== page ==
What I’ve learned during my time with Orange Sky is that there are some very inaccurate and heartless stereotypes that exist around homelessness. I understand as I had these same stigmas. Fortunately they were quickly reversed since joining Orange Sky. Now, I see the importance of reconnecting people in the community and the power of a conversation. 

Help to positively connect your community.

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Connecting Western Australia's largest Aboriginal community through laundry

Six months have passed since the Western Australian Kimberley coast town of Bidyadanga welcomed Orange Sky and our bright orange laundry trailer into the community. We’re incredibly proud to be working alongside the community representative body, Bidyadanga Aboriginal Community La Grange Inc (BACLG Inc), to provide this service.

Bidyadanga is Orange Sky’s fifth remote service, but the laundry trailer is the first of its kind; a solar-powered laundry system on a bright orange trailer. Powered by Bidyadanga’s 300+ days of sun and REDARC batteries, the trailer is fitted with three washers, three Waru dryers, and six orange chairs.

As a result of social, economic and geographic factors, laundry access can be challenging in Bidyadanga. Veronica Yanawana (VY), is a Bidyadanga resident and employee on the laundry trailer. On ABC Kimberley’s Saturday Breakfast with Eddie Williams, VY shared how she connects with her community whilst helping with their washing.

“Some people don’t have a washing machine at home, which makes it very hard,” she said.

VY also recognises the health and wellbeing factors associated with the services; “Clean clothes make you feel proud and happy.”

Bidyadanga is located in the northwest reaches of the Kimberleys, home to a population of 850 residents including Karajarri, Traditional Owners. The namesake of the coastal region translates locally to ‘emu watering hole’. In the early-mid 1900s, the region established a station and mission. This developed the community seen today, with residents from five language groups; Karajarri, Juwalinny, Mangala, Nyungamarta and Yulpartja.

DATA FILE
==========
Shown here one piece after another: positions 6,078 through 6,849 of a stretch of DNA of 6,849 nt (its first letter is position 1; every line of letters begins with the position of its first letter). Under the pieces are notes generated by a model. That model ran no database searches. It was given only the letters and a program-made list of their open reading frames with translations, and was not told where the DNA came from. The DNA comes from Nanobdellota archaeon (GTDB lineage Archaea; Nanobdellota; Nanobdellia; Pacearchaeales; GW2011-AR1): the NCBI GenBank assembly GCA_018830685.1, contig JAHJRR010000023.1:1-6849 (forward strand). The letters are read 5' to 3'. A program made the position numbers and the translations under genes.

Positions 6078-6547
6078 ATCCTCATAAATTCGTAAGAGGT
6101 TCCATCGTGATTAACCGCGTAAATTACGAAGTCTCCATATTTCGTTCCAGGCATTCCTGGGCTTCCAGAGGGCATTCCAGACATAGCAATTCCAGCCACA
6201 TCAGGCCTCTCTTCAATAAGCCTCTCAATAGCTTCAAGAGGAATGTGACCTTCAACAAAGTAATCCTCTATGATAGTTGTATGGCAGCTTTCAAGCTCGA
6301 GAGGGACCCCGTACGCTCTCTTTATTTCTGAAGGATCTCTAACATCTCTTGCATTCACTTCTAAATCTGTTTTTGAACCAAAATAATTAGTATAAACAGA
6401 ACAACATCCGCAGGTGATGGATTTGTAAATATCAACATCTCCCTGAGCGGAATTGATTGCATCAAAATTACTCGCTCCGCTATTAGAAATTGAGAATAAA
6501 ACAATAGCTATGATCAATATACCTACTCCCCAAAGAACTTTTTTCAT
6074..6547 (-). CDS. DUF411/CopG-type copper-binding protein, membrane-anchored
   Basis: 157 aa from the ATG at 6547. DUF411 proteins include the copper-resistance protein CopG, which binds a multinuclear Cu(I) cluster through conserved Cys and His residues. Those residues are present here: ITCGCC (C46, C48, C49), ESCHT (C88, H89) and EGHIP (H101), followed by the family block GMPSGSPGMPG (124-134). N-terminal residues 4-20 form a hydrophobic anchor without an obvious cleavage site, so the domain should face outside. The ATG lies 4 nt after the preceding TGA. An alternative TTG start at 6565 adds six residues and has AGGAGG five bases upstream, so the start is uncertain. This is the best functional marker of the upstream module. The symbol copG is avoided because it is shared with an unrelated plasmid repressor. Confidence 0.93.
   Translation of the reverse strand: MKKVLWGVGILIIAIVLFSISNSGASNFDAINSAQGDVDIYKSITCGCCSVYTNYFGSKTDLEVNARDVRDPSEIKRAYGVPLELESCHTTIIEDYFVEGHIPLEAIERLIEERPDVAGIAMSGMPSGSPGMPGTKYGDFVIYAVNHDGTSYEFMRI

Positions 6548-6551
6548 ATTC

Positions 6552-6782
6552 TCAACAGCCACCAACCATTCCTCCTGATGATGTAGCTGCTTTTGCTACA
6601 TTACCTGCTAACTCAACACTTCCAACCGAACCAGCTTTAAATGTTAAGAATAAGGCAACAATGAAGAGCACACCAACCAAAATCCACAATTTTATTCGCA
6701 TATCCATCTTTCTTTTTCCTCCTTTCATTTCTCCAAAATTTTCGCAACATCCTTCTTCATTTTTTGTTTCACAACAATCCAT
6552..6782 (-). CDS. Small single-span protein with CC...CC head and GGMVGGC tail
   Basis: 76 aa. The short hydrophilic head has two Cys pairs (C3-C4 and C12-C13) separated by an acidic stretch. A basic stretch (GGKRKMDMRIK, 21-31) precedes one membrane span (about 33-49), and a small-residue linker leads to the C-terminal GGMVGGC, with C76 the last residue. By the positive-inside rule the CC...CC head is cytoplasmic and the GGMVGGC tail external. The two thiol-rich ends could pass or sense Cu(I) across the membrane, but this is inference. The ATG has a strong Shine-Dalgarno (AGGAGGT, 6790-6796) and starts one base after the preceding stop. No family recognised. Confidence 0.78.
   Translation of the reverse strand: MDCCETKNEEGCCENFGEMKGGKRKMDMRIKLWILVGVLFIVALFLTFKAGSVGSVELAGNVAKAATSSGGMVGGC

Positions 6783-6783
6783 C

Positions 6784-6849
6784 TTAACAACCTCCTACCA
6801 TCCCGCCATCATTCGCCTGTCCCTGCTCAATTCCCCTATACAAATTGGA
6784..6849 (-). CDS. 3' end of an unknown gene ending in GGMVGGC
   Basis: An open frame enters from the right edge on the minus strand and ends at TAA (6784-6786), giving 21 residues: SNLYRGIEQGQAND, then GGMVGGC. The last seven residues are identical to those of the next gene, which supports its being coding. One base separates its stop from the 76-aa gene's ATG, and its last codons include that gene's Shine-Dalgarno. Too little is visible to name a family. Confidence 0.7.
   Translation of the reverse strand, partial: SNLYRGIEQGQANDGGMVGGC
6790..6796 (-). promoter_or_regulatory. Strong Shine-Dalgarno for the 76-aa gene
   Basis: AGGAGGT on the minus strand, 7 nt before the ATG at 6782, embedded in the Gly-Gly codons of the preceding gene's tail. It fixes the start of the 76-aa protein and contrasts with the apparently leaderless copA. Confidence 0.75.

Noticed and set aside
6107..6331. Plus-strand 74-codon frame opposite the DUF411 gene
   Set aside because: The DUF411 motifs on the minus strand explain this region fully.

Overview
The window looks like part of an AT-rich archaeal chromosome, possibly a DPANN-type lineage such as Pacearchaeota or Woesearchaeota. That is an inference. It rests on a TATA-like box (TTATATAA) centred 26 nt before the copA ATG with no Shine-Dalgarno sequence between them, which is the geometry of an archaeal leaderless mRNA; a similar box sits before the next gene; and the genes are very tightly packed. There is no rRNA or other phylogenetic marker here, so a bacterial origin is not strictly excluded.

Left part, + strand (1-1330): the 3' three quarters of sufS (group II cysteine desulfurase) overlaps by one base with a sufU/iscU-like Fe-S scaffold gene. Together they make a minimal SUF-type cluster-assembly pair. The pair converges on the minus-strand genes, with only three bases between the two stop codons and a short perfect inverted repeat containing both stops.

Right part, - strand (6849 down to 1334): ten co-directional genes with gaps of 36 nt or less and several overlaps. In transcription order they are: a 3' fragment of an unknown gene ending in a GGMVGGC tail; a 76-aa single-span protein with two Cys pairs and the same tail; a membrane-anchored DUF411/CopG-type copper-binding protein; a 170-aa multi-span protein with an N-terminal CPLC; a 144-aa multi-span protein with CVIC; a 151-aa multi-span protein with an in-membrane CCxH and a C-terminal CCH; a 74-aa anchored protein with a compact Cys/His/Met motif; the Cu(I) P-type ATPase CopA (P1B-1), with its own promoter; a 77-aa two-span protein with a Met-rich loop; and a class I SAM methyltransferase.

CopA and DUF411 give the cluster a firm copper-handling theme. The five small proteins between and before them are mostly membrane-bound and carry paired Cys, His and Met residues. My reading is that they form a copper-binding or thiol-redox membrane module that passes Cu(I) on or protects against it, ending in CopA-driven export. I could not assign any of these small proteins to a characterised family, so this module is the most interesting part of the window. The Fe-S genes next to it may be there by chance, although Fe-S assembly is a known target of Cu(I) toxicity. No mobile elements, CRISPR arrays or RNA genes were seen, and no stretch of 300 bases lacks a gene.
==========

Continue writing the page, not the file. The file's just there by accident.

The Orange Sky service kicked off at the beginning of the wet season, when it can be particularly challenging to keep clothes and bedding, dry and clean. Since launching, VY and the Bidyadanga team have provided 940 loads of washing and 861 hours of connection across 80 shifts. The engagement in the service continues, with the team continuing to wash 10-20 loads of washing each day! 

Community Programs Officer in Bidyadanga, Ingrid Elmitt believes the laundry service provides “holistic value to the community,” including social and emotional wellbeing, environmental health, conversations with residents and improving people’s access to other family hub services.

“It’s not just about the clothes, it’s what it brings to the community.”

Orange Sky is grateful to work alongside the Bidyadanga community and our service partner BACLG Inc, in providing access to laundry facilities and non-judgmental yarns.

VY and Ingrid chatted with ABC Kimberley’s Eddie Williams on Saturday Breakfast about the laundry service in Bidyadanga and its impact in the community.

Say hello to Orange Sky’s biggest laundry truck!

Orange Sky has rebuilt our remote truck, ‘Rosco’, into our largest laundry vehicle to date! Now fitted with four washers and four Waru dryers, Rosco can carry the load of two of our regular laundry vans. The laundry truck was dreamed and built in just one day to support the growing need for our services in flood-affected communities across South East Queensland and Northern New South Wales. It is currently supporting families and businesses to get back on their feet by offering free laundry (and a chat!) from sun up to sun down.

Before Rosco became Orange Sky’s largest laundry truck, he was first the trusty vehicle that saw our team travel around Australia to connect with remote communities. The truck was named in 2021 as a homage to longstanding volunteer, the late Rob ‘Rosco’ Scoates, who helped Orange Sky deliver services to communities in need. The Rosco truck today continues to provide extensive support for people in need, much like Rob always did.

So, how did we dream up and build our biggest ever laundry truck in less than a day?